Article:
As our seasons shift and nighttime temperatures cool, green chilies heat up local menus and roadside stands. Green chilies are a hot commodity in Colorado, because they contribute unrivaled character to cuisines, making them a mountain town mainstay this time of year.
In the produce department, I am often faced with quandary: Should I spring for the organic or save some money and buy the conventionally grown fruits and vegetables?
Homegrown herbs add healthful zest to a variety of recipes.
“I was shocked to see the numbers of those little grasshoppers in micro climates – up against warm buildings,” he said. “They’re not supposed to be hatching in April at 7,000 feet," – CSU Extension entomologist Bob Hammon
With the trails drying, native wildflowers are entering full bloom.
Investing in a pressure cooker can take a lot of the wait time out of mountain cooking.
This recipe uses a pressure cooker to make coconut curry chicken.
Consider spring cleaning your refrigerator this month. Not only will the fridge be spotless, but you will also be protecting your family from getting sick.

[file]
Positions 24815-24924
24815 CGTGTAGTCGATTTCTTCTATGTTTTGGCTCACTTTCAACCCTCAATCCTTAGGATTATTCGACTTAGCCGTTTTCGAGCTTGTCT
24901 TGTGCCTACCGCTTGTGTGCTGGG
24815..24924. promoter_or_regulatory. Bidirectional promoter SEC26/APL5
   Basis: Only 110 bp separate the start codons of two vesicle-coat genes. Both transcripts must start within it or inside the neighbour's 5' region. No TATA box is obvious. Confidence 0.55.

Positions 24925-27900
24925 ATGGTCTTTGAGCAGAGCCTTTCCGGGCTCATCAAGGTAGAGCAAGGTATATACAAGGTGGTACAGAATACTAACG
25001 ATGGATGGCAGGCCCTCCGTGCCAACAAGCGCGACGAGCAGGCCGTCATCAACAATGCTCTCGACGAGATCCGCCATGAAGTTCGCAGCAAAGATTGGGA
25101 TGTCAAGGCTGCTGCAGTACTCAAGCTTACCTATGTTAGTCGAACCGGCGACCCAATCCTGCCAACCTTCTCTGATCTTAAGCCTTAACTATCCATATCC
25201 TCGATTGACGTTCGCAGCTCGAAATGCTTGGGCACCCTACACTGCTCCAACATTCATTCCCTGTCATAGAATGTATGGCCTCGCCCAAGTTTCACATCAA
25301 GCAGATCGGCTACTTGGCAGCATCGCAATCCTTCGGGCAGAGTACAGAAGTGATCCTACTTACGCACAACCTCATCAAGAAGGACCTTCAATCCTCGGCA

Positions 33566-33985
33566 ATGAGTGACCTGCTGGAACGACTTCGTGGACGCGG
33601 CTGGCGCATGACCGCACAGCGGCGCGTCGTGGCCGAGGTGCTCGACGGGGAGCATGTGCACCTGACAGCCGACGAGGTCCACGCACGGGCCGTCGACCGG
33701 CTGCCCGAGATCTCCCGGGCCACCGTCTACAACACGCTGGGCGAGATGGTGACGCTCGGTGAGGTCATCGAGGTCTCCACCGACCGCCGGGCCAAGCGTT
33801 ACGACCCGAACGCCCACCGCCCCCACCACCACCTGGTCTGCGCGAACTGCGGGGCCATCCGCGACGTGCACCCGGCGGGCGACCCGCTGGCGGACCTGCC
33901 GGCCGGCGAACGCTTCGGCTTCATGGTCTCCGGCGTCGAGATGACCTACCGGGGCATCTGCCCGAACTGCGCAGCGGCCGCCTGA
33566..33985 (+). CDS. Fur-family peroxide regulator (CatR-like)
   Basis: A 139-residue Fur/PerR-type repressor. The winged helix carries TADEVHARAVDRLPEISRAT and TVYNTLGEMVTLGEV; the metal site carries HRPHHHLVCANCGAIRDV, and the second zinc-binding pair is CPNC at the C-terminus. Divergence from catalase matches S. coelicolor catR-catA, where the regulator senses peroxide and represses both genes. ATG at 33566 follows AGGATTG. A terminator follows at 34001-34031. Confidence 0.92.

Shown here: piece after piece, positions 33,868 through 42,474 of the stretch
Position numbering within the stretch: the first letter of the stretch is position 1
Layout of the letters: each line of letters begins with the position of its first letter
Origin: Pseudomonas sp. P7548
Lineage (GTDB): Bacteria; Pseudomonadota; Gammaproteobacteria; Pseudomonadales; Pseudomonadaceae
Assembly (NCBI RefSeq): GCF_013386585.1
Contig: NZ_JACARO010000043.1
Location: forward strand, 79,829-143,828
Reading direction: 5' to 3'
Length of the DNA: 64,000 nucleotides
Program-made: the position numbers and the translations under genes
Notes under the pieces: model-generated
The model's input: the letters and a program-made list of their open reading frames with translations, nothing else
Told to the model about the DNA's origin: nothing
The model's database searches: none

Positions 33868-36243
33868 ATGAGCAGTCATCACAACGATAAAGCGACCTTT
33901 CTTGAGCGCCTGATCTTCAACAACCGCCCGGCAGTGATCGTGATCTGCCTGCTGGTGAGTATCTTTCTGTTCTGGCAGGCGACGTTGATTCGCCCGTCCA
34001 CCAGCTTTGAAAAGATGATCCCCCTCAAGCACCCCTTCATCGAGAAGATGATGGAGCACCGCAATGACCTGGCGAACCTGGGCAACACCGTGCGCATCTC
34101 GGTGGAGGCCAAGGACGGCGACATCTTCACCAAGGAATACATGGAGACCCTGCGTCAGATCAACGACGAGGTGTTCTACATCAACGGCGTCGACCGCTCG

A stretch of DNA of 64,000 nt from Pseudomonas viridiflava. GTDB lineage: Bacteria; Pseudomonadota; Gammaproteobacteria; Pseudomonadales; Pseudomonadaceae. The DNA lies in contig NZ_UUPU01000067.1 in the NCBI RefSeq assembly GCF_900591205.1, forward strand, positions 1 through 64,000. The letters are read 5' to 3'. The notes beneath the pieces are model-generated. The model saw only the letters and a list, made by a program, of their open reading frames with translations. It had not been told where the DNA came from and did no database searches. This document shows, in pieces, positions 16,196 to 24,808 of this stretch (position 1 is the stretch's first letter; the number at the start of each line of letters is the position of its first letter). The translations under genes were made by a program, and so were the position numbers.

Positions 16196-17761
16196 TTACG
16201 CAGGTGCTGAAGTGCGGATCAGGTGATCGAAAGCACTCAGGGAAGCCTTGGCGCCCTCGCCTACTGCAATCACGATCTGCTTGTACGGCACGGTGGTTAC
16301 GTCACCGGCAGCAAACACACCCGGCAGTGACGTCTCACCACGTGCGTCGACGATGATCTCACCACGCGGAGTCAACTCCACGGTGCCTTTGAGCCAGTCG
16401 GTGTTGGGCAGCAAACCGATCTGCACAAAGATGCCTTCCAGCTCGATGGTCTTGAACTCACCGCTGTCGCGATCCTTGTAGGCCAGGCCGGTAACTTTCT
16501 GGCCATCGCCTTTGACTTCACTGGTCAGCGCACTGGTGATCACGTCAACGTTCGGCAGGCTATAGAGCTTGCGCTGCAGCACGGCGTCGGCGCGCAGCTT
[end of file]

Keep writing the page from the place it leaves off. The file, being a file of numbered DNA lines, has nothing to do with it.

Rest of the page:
For many, fermentation represents the latest food trend, but it’s actually been going on for thousands of years in different cultures.
Some complain that they eat less produce during the winter months because fresh produce is hard to find or very expensive. Next time you go shopping consider canned or frozen produce as a convenient and less expensive alternative to well-traveled fresh produce.
If you’re like me, you’ve already had your fill of advertisements for weight loss programs.
Valuable calorie information now is going to be available nationwide at a restaurant near you. New calorie labeling requirements were announced last month that will make calorie content in eating establishments easier to find. As part of the Affordable Care Act, some restaurants will be required to clearly post the calorie information for items on their menus, including alcohol.
Mountain living is expensive. That is the reality that we all face when we search for housing, fill our gas tank or shop for food. While I have always considered the beauty and lifestyle that we enjoy in our remote community as a form of “psychological income," it’s not the type of income that puts food on the table.
For me, biting into a Granny Smith apple is like running into an old boyfriend, unpleasant at first, then achingly familiar and eventually pleasant.
I love sorting through kitchen gadgets at garage sales. As I rummage through boxes filled with mismatched pots and lids, what I am really looking for is cast iron. There is nothing better than a well-used cast-iron skillet or griddle for home cooking, and you never can have too many of them.